Financial industry regulators have sanctioned two people who worked at brokerages in central Indiana for various transgressions and are seeking to punish a third individual.
The Financial Industry Regulatory Authority handed down a lifetime ban for former Hilliard Lyons registered sales assistant Kelsey Marie Molyet, according to its May disciplinary report, claiming that the Indianapolis resident falsified documents and impersonated customers. The ban means she can't work for any FINRA member in any capacity again.
FINRA suspended former Merrill Lynch securities broker Harold Joseph Petro, of Greenwood, for six months and fined him $15,000 for making client trades without their authorization, records indicate.
Regulators also initiated a disciplinary proceeding against Indianapolis resident Jay Christopher Hatton, formerly of CFD Investments Inc. The case, which stems from his alleged failure to disclose past felony charges, was launched because Hatton didn't cooperate with FINRA's investigation.
FINRA said both Molyet and Petro accepted their penalties without admitting to or denying the findings. Molyet, Petro and Hatton were all terminated by their respective firms, and IBJ's attempts to reach them for comment were unsuccessful.
Hilliard Lyons and CFD declined to comment, while Merrill Lynch representatives didn't immediately reply to requests for comment.
According to FINRA, Molyet worked in the Bloomington office of Hilliard Lyons from July 2009 until August 2014, when the firm fired her for "impersonat[ing] clients on more than one occasion and "provid[ing] altered documents .... on more than one occasion."
Her violations took place from May to July in 2014, FINRA said, and they involved clients' accounts with third-party financial firms that manage 529 college-savings plans. She intended to prove to at least two customers that she had made their requested transfers, regulators said, even though she didn't.
That May, regulators said, Molyet called an undisclosed third-party firm and told an agent she was "customer E.M. when in fact she was not." While on the phone, she argued that she had made $5,000 balance transfers in both 2012 and 2013 from the client's Hillard Lyons account into the 529 account. Molyet asked for account statements for those periods, but was told there were no such records.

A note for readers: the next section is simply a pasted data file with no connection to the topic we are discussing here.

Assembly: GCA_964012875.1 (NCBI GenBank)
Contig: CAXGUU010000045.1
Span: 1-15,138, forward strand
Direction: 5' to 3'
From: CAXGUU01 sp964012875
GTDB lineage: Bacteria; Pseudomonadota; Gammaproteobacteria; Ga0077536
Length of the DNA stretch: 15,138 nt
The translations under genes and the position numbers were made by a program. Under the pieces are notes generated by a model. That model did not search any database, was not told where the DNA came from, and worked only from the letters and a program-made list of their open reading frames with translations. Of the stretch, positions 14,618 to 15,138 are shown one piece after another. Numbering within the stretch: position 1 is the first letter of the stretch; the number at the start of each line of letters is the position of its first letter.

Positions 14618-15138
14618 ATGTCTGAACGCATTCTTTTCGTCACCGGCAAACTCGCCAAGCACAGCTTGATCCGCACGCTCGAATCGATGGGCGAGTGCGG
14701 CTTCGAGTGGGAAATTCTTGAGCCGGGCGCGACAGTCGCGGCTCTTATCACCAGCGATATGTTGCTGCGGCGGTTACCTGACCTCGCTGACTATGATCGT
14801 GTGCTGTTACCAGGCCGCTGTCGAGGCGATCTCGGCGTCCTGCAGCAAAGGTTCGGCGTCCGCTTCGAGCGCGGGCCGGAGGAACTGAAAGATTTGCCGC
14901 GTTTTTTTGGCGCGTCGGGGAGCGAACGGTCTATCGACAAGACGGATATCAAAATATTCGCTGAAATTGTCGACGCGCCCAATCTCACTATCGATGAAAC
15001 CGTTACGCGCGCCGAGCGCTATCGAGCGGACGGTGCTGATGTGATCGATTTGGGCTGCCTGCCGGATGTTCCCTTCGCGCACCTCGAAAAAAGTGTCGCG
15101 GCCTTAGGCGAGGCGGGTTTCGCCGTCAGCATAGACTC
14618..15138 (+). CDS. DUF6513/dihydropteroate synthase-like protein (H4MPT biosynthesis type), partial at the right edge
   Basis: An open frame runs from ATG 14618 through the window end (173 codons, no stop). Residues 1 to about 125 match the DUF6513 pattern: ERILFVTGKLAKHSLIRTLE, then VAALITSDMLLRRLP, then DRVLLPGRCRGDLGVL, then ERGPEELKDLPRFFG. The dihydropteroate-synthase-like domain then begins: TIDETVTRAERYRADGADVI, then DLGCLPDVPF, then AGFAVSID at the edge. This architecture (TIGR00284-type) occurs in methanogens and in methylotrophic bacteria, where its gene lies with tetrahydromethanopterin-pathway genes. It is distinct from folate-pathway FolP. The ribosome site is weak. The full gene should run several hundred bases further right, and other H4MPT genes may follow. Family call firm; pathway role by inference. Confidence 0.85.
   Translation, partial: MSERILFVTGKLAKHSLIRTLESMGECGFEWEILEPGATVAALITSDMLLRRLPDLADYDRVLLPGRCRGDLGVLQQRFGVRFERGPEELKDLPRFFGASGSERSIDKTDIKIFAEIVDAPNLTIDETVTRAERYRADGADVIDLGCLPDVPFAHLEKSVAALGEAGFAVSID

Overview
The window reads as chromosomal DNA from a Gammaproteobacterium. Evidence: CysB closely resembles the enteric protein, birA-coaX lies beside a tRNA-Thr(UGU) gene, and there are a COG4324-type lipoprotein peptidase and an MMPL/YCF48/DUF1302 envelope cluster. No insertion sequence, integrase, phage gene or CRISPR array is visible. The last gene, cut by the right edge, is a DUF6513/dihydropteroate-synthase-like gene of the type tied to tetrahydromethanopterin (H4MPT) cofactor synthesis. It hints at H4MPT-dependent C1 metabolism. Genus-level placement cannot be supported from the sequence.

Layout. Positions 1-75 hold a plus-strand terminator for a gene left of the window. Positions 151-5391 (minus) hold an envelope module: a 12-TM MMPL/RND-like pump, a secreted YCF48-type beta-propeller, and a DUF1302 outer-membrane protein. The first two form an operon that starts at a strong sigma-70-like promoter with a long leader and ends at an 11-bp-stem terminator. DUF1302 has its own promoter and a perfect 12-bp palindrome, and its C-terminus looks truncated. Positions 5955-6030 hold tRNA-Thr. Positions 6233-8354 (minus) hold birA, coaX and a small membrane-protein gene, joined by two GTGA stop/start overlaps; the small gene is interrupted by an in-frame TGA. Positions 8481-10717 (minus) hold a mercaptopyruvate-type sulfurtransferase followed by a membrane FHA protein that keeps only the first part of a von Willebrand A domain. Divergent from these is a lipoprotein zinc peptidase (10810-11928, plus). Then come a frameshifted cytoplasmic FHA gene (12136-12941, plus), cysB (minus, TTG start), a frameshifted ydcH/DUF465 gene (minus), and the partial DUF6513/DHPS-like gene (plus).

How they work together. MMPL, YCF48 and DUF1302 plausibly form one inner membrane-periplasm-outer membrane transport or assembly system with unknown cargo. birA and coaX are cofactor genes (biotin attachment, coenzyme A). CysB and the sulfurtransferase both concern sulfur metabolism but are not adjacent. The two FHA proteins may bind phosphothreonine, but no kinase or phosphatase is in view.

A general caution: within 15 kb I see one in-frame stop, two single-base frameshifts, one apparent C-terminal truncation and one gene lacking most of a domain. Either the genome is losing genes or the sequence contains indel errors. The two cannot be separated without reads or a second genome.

FINRA said that the following month, Molyet falsified a customer's check to reflect that a $5,000 balance transfer had occurred, taking an old check and modifying dates and account numbers.
She then emailed that check to the client's accountant, officials said, "intending to deceive him and the customer into believing she had made a $5,000 balance transfer into the customer's 529 account."
Molyet also altered account statements, officials said, to show such transactions were made. She did the same thing with at least one other client, FINRA said. She also lied to regulators when they initially asked her about the documents, regulators said, claiming she didn't alter documents but merely forwarded altered documents from the third-party firm.
Molyet is a 2008 Michigan State University graduate, according to her LinkedIn profile, and worked in the Indianapolis office of commercial real estate firm Cassidy Turley after Hilliard Lyons fired her. Officials at Cushman Wakefield, which assumed Cassidy Turley through mergers, said Molyet was never an employee of the firm, but worked there for a "brief time" as a temp.
Other disciplinary actions
Petro, the Merrill Lynch broker, worked out of its Indianapolis office from November 1978 until March 2014, when he was terminated for conduct including "failure to contact clients in advance of entering orders," the investment bank said in a regulatory filing.
In December 2013 and January 2014, FINRA said, Petro made multiple trades in four customer accounts without written authorization. He also improperly marked some trade-order tickets as unsolicited, officials said, when in fact he initiated those trades..
It's unclear whether Petro is currently employed.
Hatton had worked at CFD Investments for 10 years when the firm fired him in March 2014. He had been in the industry since joining New York-based Lehman Brothers Inc. in 1993. Hatton's employment status also is unclear.
FINRA said that Hatton on annual questionnaires failed to disclose multiple felony charges (none of which led to felony convictions) and a 2005 misdemeanor plea deal for resisting law enforcement, for which he served jail time.
Hatton also didn't disclose, as he should have, a nearly $5,000 civil court judgment against him from 2007, regulators said, and a roughly $72,000 tax lien on his Marion County home. His employer found out about his criminal charges from a background check in 2014.